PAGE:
It's difficult to compare flu and COVID-19 deaths, doctors say

Over the last year, flu cases are noticeably down compared to years past. There are nearly 4,500 fewer cases in Maricopa county compared to the same time last year.

This comes as COVID-19 numbers continue to increase in the county, state and nation.

Doctors say the flu never got a chance to get up and running, but many continue to compare the virus's death toll with the flu's. Data from the Centers for Disease Control and Prevention (CDC) shows why it's difficult to compare the two infectious diseases.

Flu numbers from the CDC for the past nine years in America show the flu killed especially high numbers of Americans in 2012, 2014 and 2017, where anywhere from 40,000 to 61,000 people died.

RELATED: Arizona reports record deaths, leads nation in new case rate

The other years from 2010 until now saw anywhere from 12,000 to 38,000 people die per year.

All of those seasons combined don’t add up to the number of people estimated to have died from COVID-19 in the country. So far, there are more than 345,000 deaths in the US.

"It’s just lack of information. People still say it’s safe, it’s not a big deal. It’s not true," says Arizona Medical Association President, Dr.  Ross Goldberg.

Anyone still comparing the virus to the flu is "severely misinformed, he says, adding, "Flu is not a walk in the park, either, people do die from it. But we’ve found with COVID, the death rate has increased. People say, 'It’s only 1 or 2%, what’s the big deal with that?' Well, I’ll put it in this perspective. If I gave you 100 pieces of candy and said one or two could kill you, would you eat the candy?"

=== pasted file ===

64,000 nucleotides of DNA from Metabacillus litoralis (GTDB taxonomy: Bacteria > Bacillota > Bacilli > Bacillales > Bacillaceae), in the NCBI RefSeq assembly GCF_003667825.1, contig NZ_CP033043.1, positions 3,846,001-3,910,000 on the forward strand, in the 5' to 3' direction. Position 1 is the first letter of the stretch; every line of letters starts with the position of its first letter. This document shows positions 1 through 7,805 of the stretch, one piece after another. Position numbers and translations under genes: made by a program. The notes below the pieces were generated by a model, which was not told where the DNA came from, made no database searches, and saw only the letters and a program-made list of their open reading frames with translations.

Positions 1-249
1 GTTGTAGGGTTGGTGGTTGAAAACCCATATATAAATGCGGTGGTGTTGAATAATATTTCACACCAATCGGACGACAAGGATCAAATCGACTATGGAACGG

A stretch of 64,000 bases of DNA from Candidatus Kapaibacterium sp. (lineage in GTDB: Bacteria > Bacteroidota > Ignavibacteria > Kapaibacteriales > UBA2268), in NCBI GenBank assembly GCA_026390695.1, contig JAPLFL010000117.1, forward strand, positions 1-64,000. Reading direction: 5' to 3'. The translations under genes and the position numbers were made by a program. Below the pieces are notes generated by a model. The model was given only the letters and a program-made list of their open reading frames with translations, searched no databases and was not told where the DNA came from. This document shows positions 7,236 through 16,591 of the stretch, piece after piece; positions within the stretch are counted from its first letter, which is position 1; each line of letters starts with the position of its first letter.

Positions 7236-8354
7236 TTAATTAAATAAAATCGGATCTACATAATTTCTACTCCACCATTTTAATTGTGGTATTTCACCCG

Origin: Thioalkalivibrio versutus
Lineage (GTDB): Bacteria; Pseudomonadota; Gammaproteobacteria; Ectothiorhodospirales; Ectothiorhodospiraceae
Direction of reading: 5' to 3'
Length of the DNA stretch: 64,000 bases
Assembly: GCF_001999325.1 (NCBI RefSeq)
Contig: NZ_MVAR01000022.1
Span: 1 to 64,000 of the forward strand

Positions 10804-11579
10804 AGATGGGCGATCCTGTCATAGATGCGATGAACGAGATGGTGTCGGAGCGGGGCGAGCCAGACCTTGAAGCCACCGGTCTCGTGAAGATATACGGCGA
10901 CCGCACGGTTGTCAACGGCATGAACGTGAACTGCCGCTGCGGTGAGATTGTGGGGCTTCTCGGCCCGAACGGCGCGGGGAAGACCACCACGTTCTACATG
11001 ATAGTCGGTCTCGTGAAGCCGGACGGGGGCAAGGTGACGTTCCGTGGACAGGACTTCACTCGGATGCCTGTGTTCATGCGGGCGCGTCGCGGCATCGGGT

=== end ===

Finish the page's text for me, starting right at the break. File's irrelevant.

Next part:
So why are the flu numbers down? Doctors say new flu strains can start somewhere else and with travel down, it’s tougher for a virus to spread.

In order to protect yourself from a possible infection, the CDC recommends: 

  • Avoid close contact with people who are sick.
  • Avoid touching your eyes, nose, and mouth.
  • Stay home when you are sick.
  • Cover your cough or sneeze with a tissue, then throw the tissue in the trash.
  • Clean and disinfect frequently touched objects and surfaces using a regular household cleaning spray or wipe.
  • Cover your mouth and nose with a cloth face cover when around others
  • Wash your hands often with soap and water for at least 20 seconds, especially after going to the bathroom; before eating; and after blowing your nose, coughing, or sneezing.
  • Monitor your health daily

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